TLDR: Southern Utah benefitted big time from a low pressure system and lots of moisture yesterday. Central Wasatch resorts got just enough to refresh the surface of the snow pack. A quiet weekend is on tap for the intermountain west, with our next chance of snow set for early in the work week.
A low pressure system moved north into southern Utah yesterday along with ample moisture and cold temperatures. Along with a record-breaking day (35.9″ in 24 hr!!) of snowfall in Flagstaff, AZ, southern Utah scored with a nice snowfall that will help pad those bases. Eagle Point and Brian Head were the big winners with 10″ and 8″, respectively. Even St. George got in on the fun and had a rare snowfall! (See link to news article and photos)
As the low tracked northward in the overnight hours, even some Cottonwood resorts got a few inches of fresh snow thanks to the southwest flow and leftover moisture.
Here are the 24- and 72-hour snow totals as reported by OnTheSnow:
All this snow is keeping the entire state of Utah above normal for the current water year (Oct 1 – Present). The water year accumulated snow water equivalent for a station at Brighton is currently tracking ahead of not only the mean, but most recent years with the exception of 2017. Though, if our active pattern continues, I feel confident this year could pull ahead. Below is a graphical representation of current SWE (green line), mean SWE (blue) as well as years 2014-2018. Plot produced by the Colorado Basin River Forecast Center (CBRFC – click for link to site)
The weather should remain relatively quiet through Sunday with a ridge settling in over Northern Utah. Light wind and little mixing will result in temperatures remaining below normal at all elevations. Air quality is not expected to be a concern during this period. Below is a plot of forecasted 700 mb temperatures just before noon on Saturday. Crest-level conditions will be frigid (~-15 Celsius), so plan accordingly.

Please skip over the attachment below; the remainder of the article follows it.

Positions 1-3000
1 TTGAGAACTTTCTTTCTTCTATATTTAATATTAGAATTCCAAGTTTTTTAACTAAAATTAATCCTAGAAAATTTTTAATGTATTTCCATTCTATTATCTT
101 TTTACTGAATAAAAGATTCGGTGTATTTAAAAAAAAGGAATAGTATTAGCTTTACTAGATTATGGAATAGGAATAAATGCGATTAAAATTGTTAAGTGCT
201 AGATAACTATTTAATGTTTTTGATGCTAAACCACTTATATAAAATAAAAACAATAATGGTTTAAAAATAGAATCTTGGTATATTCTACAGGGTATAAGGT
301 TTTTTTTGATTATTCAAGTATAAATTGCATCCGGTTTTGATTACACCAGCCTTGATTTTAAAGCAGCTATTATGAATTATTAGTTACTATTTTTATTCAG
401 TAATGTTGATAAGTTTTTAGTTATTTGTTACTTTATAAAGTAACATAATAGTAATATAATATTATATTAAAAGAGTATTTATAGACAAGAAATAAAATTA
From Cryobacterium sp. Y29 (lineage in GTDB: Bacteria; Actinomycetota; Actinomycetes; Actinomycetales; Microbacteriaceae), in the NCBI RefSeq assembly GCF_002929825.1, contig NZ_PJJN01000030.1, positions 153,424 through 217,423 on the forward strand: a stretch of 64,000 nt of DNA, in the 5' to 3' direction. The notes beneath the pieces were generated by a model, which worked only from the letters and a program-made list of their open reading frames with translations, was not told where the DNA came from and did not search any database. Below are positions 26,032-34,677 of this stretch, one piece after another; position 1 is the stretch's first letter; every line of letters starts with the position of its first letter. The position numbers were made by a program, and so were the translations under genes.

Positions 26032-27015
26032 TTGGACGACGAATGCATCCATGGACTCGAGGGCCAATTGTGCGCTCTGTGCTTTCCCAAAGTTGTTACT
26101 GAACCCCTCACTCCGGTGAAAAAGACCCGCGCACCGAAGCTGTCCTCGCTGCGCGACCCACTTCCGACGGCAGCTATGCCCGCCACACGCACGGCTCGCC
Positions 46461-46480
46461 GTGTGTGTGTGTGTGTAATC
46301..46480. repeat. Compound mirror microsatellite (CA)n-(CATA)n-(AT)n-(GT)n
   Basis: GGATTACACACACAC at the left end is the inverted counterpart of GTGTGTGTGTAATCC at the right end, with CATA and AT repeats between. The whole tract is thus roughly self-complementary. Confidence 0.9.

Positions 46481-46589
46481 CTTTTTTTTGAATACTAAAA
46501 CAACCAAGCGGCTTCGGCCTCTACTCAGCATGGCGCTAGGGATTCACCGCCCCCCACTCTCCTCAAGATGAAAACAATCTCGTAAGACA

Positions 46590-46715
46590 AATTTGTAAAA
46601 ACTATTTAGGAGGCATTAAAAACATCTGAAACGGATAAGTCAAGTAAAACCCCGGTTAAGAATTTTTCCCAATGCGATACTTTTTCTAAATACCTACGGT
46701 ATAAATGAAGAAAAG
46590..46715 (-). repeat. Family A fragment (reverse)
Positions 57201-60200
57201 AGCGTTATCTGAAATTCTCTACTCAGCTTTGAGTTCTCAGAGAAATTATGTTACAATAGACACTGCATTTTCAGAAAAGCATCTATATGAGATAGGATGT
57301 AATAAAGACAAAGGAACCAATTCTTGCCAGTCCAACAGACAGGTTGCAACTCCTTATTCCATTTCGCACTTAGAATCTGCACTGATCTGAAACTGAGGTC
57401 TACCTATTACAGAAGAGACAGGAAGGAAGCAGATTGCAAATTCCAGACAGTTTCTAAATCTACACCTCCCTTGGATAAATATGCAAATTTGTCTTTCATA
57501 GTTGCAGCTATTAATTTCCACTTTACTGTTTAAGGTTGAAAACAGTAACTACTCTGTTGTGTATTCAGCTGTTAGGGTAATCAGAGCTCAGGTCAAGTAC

Beginning Monday, moderate southwesterly flow will advect warmer air into the area and put us back in the normal range for temperatures for this time of year. This shift in flow is due to a low pressure system that is forecasted to track to our north on Tuesday. The current forecast shows the surface low center originating over the Pacific and moving inland across central Idaho and into Montana/Wyoming. Even though the low pressure center is well to our north, we are still forecasted to get some snow. Below is a gif showing the 12 Z GFS forecasted mean sea level pressure and 6-hour precipitation rate (mm/hour)
As Alex mentioned yesterday, uncertainty with the track of the low remains high. This is what is causing the large spread in the ensemble forecast solutions of accumulated precipitation. Here are some scenarios: 1) If the low pressure center shifts further north, our forecasted snow totals will likely diminish to next to none. 2) If the low pressure center shifts southward, our precipitation chances increase and forecasts of accumulating snow will trend towards solutions with higher totals.
As the event nears, the models are getting a better grasp on the atmosphere and the ensembles are in slightly better agreement than they were yesterday. Recall Alex’s post with nearly a 100″ spread in total snowfall. Here is the 12Z forecast from the NAEFS, which still has a large spread, but if we ignore the outliers, we are looking at anywhere from 5-40″ through next Wednesday.
As always, this forecast is likely to change and will become more accurate as we progress through the weekend. Check back with us every day for the latest information.
For now, the snow is great, so enjoy your weekend!